It's July and suddenly you are more popular than you ever dreamed -- blessed with an abundance of off-Cape friends and relatives who've arrived for a visit. Some you wanted to invite, planning their arrival carefully in consideration of your schedule and theirs. Others wheedled their way to your door after hinting they'd like to spend a day or two -- or three or more -- on Cape Cod. If you're very gracious, naïve or bored, you may then have extended an invitation for them to stay with you and enjoy the Cape's beaches, boats, fishing or golf.
As former Manhattanites, my husband and I occasionally hosted visiting friends and relatives in our apartment for a night or two. But after moving here four years ago, we realized that longer-term visits were the norm for summer visitors. That first year, we invited city friends to see our new home and enjoy the Cape. While we enjoyed seeing them, we found ourselves exhausted from cooking, touring, cleaning and entertaining. A bit wiser the following years, we restricted our visitors to only a few each summer.
In time, we realized our visitors fit into several distinct categories. The first, and most exemplary guest was one who stayed with us earlier this month, a woman so polite as to make Miss Manners blush. Our Perfect Guest was not only neat, helpful, considerate, and interested in her surroundings but even insisted upon treating us to a restaurant in return for several home-cooked meals. Needless to say she will be invited back again.
Certain other guests are less welcome. They include: the Night Owl, the Nonstop Talker, the Complainer, the Lingerer, the Do-It Yourselfer and the Slob. Each have certain foibles which work well for them in their own homes , but tend to rankle even the most easy-going host.
The Night Owl is one example. When visiting friends, that bird often imposes his nocturnal rhythms upon his weary host by gabbing half the night away, blaring the tv, tinkering with the media center, or going out for a midnight ramble and leaving the screen door ajar. The next morning the hollow-eyed host realizes his home is filled with mosquitos, flies and Cape Cod moths and before long, that the media center is on the blink. All the while, the Night Owl snores the morning away.
One of the joys of Cape Cod is its natural beauty, its verdant greenery, soft breezes and shining waters which can be enjoyed in intermittent silence. Enter then, the Nonstop Talker who feels so expansive , relaxed or authoritative about the "real world" off-Cape -- or his own life - that he or she jabbers on incessantly, eclipsing the racket made by local crows exulting over a road kill.
The Complainer is another headache-producing guest. "Can't you take down that wind-chime? It's disturbing my sleep. Or, " Are these organic vegetables? Is the chicken free-range?" Or "No, I don't have celiac disease, but I don't eat anything with wheat." Another variation of the quintessential Complainer, "Isn't there a place here to get a British newspaper or fusion Asian food?" "Can't you get rid of those insects on the deck at night?" " I thought the Cape was cooler than the city. Guess I was wrong." "Oh, I can't stand this drive. The roads are so twisty and dark. " Because it's the Cape, that's what makes it so unique, so you mutter under your breath, smiling as you sharpen your knives and reject the thought of grilling the Complainer on your barbecue on that too-buggy deck.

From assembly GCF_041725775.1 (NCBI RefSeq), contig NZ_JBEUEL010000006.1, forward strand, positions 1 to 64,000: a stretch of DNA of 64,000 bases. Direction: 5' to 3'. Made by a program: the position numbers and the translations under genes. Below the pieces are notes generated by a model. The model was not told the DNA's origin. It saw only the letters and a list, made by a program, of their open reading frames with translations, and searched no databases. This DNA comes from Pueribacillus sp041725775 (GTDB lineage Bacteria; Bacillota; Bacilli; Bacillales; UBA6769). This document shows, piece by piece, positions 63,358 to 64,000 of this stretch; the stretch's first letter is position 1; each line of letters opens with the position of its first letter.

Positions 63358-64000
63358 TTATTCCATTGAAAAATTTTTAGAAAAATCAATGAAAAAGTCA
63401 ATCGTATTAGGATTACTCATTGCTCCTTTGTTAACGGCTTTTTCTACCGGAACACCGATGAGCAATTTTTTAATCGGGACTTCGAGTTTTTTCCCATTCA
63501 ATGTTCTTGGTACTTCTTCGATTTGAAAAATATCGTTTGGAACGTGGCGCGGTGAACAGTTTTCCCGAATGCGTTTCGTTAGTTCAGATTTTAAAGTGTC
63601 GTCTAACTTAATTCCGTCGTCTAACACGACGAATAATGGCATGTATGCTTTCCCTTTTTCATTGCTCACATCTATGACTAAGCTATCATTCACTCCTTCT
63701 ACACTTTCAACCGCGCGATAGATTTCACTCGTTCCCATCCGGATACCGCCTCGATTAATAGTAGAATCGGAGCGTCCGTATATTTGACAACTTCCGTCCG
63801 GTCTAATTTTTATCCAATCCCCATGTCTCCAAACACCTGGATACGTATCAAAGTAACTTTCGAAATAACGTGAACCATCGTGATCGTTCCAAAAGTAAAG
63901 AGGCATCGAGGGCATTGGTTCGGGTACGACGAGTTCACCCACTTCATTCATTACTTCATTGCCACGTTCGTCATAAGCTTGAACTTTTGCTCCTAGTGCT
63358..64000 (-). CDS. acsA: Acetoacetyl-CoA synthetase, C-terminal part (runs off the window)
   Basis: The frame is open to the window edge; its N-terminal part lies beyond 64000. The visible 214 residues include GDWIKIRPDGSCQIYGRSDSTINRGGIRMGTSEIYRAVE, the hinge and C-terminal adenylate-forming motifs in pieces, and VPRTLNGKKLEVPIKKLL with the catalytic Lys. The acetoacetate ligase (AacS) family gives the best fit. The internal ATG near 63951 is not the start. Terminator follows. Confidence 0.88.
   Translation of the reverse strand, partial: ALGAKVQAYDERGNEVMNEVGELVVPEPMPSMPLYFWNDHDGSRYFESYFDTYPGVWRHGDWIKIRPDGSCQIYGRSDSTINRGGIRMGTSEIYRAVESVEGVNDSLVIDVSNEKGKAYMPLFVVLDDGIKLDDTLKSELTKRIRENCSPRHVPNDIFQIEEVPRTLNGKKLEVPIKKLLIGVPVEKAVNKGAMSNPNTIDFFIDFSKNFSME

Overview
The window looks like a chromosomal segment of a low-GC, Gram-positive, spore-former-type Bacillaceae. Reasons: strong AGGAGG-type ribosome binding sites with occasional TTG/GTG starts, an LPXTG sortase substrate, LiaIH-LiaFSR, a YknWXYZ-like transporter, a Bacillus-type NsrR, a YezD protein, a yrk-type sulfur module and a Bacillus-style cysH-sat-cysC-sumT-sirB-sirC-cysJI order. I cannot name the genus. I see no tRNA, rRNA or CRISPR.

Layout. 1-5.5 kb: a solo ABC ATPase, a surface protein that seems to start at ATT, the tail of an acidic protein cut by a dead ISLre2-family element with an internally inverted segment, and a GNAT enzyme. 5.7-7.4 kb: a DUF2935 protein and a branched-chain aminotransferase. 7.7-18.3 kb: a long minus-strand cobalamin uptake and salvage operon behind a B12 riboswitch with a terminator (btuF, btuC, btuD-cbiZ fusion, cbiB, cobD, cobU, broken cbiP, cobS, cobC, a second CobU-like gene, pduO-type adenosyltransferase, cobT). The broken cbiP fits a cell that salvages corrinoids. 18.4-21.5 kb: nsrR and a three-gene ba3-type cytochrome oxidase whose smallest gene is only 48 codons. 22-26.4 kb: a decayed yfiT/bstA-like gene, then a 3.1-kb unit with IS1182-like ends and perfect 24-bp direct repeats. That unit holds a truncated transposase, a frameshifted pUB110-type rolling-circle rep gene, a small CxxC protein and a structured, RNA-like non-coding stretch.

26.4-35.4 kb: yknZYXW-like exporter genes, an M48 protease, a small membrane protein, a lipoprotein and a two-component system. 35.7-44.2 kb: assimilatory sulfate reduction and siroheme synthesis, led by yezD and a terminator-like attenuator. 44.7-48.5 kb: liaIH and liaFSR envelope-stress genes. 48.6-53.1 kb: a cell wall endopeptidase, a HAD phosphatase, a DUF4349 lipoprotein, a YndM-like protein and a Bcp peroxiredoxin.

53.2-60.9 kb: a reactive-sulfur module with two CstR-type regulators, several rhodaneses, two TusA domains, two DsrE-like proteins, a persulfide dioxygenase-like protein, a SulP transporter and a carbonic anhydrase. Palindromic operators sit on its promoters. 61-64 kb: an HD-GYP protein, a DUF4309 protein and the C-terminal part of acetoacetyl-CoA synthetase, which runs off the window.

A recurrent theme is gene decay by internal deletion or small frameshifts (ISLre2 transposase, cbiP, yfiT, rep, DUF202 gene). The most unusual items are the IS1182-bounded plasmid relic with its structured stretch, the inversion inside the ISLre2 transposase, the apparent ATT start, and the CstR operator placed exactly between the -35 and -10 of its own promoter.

There is also the Lingerer. In contrast to the Non-Stop Talker, this dilatory type has no interest in anything -except sitting on your couch day and night. " If you'd like to see the rest of the Cape, we should leave soon," you gingerly offer one morning. "Nah, it's all like this, isn't it?" your guest proclaims. "Want to go to the beach? " you ask. " Nope, hate the sun." "How about one of the art galleries or the museums?" " I've seen enough art in Italy." Instead, your guest spends the day in front of the tv. " Hope you enjoyed your stay," you say as you drop him off at the bus. "Fascinating place. Thanks," he murmurs as he waves goodbye.
Beware, too, the Do-It-Yourselfer. "Nice house," he or she chirps at the front door, followed by " I know a great way to fix that sticking door....(or) shine up your door knocker permanently." Or alternatively, as he or she peruses your flower beds, " "I've got some great tips that will improve your garden." Uh oh. Before you know it, your guest is on a stepladder dismantling and reconfiguring your awning. Later, the repair man sighs, and explains that he will fix it as best as he can.
Last but not least is the Slob. Now many people happily function that way in life, but common courtesy demands that as a guest , he or she should respect a host's property. Wet towels thrown on the guest room rug, nail polish stuck on a blanket, red wine spilled on a beige coach, a trail of clothes, sneakers, socks, hats, cameras- all are telltale signs of a one-time guest. Given the detritus of the Slob, he or she invariably leaves things behind, compelling the host to mail them back at his own expense.
In all fairness it is not easy to be a houseguest. Having occasionally stayed in the homes of my friends, I know that can also be a challenge. Not only is it often expensive to travel to a friend's home, but house gifts or at least one dinner out are expected. Moreover, as a guest you have to cope with the idiosyncracies of your host's home and the necessity of being tidy in an unfamiliar space.
Fortunately, hosting a guest usually produces more benefits than disadvantages. The opportunity to spend quality time with him or her, to chat at leisure, to share the reality of where you live - all may enhance and deepen that friendship. It is for that reason that Cape Codders welcome our friends and relatives each summer.
Won't you come and stay for awhile? We'd love to have you visit!
(Originally published in The Barnstable Patriot)